Ross School - Senior Projects 2010
Mentor: Alexandra Cromwell
Title: AMERICAN LOVE
For my senior project I chose to do a conceptual project addressing the term “AMERICAN LOVE” through a collection of portraits and different subject matters that I would draw as realistically as possible. I came up with the idea to do AMERICAN LOVE for a number of reasons. In the past few years I have become increasingly interested in the philosophy of the counterculture movement of the 1960s that had love and peace as the major foundation. I have also become more patriotic recently, and I felt it would be very appropriate to try to develop these personal beliefs through the Senior Project. I wrote poetry at the bottom of each piece to compliment the work. I experimented with different styles of writing, speaking to the subject in one piece and speaking for the subject in another. I chose a variety of subjects from the blues musician John Lee Hooker to the World Trade Center buildings.
This collection of drawings, accompanied by poems, reflects my interpretation of the phrase “American Love.” This project grew from ideas I have had over for the past year or so. Some of these beliefs I am sure I will hold dear for my entire life; however, other components of this project were spontaneous, based on ephemeral and enigmatic images and memories.
During this time I have become increasingly interested in the philosophy and the arts of the 1960s counter-culture movement. The enlightened lyrics of The Beatles inspired me to believe in the true power of love and peace. They were the voice of an entire generation that believed in the same ideas I am supporting in this project. The words of the political activist, Dr. Martin Luther King Jr. also have taught me the power of compassion.
The patriotic aspect of this project came mainly from the author Richard Brautigan. In his writing he often reminisces on his childhood spent in the great wilderness of the American North West. He seems to be a hybrid of the sentimental romantic and the rough masculine hunter. Brautigan often speaks passionately about the wild United States and all of its various faces. His writing taught me to love the majesty of the American spirit. The 9/11 attacks also have recently consumed my private thoughts. Although I was alive when this historic tragedy occurred, I am only now beginning to feel the great loss that our country experienced and has attempted to overcome.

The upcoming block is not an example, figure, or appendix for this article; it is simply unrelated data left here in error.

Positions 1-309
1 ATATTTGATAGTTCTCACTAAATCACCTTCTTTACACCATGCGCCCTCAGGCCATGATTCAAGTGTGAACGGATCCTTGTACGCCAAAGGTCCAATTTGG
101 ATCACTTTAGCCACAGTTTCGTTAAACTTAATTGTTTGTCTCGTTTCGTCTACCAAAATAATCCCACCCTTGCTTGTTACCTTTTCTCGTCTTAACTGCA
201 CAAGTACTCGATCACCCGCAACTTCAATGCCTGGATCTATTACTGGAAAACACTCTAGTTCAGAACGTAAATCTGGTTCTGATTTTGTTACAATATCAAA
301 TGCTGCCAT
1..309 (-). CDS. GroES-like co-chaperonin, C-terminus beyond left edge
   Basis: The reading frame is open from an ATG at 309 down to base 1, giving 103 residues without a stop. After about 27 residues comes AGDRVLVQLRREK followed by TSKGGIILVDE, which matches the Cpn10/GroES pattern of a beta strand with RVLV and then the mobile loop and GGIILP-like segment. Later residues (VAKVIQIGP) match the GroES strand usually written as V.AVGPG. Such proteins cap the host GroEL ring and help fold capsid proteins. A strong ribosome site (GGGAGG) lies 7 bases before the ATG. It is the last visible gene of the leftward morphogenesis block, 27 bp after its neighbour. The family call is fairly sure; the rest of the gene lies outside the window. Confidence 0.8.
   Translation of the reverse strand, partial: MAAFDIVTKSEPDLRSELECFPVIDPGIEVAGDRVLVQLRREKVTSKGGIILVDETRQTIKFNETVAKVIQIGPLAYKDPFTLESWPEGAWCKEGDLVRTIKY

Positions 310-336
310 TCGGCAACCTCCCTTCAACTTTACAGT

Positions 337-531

There are many other images that came to me when I was thinking about this project, such as the cowboy culture, Woodstock ’69, The Beatles coming to the United States, Abraham Lincoln’s presidency, the Civil Rights movement, the dream-like paintings of Thomas Wilmer Dewing, and the story of Huckleberry Finn.
When I was choosing subjects to depict, I selected figures that I believe helped promote peace and love, i.e. Jimi Hendrix and Richard Brautigan, but also people who give me reason to love the United States of America and to be proud to be an American, such as the musicians Panda Bear and John Lee Hooker.
Through my poetry I tried to emulate the style of the poets of Ancient Greece, like Sappho, whose poems were written on papyrus thousands of years ago, and now exist only as fragments of the original. Another influence was the vernacular style of Richard Brautigan. I have always found this style of writing appealing, because of its sincerity.
I like to think that my art is a continuation of realist work with poetic yet abstract meanings and designs interacting with the subject, instead of a straightforward study in classical illusionistic drawing. My main influence is the Austrian Secessionist Gustav Klimt (1862-1918). I have always been amazed by the strikingly realistic figures Klimt drew and painted, but also by the beautiful and intricate patterns that surround his subjects. These abstractions were Klimt’s own creative input into an otherwise traditional portrait. A more contemporary influence is the work of Kehinde Wiley, whose work I admire for many of the same reasons.
I do not feel that this project can ever be completed, because it is a growing and expanding idea that I will carry for the rest of my life. If I were to repeat this project one year from now I suspect that I would choose five different subjects. Through these drawings and poems I hope to convey some of the beliefs and thoughts that I have been conjuring for the past year. These drawings are the result of my own experiences and meditations. I would like to believe that everyone will acknowledge their own heroes, memories, and beliefs in the collective category known as American Love.
Animal Collective. Merriweather Post Pavillion. Compact Disc. Domino Records, 2009.
Brautigan, Richard. The Edna Webster Collection of Undiscovered Writings. New York: Mariner Books, 1999.
Dead Man. Dir. Jim Jarmusch. DVD. Miramax Films, 1995.
Dreams. Dir. Akira Kurosawa. DVD. Warner Bros., 1990.
Easy Rider. Dir. Dennis Hopper. DVD. Columbia Pictures, 1969.
Kerouac, Jack. Dharma Bums. New York: Penguin Classics, Deluaxe Edition. 2006.
Panda Bear. Person Pitch. Compact Disc. Paw Tracks, 2007.
Reps, Paul and Nyogen Sezaki. Zen Flesh Zen Bones: A Collection of Zen and Pre-Zen Writings. North Claredon: Tuttle Publishing. 1998.
Community Member (Details)
John Alexander, Painter.